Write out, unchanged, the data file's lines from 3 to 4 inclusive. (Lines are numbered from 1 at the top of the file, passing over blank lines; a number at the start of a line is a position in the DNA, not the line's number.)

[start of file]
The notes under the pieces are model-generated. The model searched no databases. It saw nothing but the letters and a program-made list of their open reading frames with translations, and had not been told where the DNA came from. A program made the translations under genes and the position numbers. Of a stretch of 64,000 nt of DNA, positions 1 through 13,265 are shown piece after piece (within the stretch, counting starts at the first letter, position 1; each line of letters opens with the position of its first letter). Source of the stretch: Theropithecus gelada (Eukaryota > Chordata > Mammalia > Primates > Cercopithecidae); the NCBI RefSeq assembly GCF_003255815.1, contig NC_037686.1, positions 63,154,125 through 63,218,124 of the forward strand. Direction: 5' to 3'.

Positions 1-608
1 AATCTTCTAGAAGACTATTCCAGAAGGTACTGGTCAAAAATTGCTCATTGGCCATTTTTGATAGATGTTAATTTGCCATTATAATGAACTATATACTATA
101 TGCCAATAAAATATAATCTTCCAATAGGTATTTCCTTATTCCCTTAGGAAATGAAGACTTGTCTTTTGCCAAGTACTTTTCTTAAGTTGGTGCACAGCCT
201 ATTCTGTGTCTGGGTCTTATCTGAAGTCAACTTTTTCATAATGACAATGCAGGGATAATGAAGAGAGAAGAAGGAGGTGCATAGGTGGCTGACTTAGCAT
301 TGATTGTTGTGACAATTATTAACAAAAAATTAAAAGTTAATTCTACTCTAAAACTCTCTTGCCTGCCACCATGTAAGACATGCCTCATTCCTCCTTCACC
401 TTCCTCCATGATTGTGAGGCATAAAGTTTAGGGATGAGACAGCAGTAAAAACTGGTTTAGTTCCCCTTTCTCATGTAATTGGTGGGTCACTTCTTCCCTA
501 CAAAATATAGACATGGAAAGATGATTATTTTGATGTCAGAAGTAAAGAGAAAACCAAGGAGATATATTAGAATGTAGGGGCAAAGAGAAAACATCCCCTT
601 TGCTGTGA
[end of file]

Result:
1 AATCTTCTAGAAGACTATTCCAGAAGGTACTGGTCAAAAATTGCTCATTGGCCATTTTTGATAGATGTTAATTTGCCATTATAATGAACTATATACTATA
101 TGCCAATAAAATATAATCTTCCAATAGGTATTTCCTTATTCCCTTAGGAAATGAAGACTTGTCTTTTGCCAAGTACTTTTCTTAAGTTGGTGCACAGCCT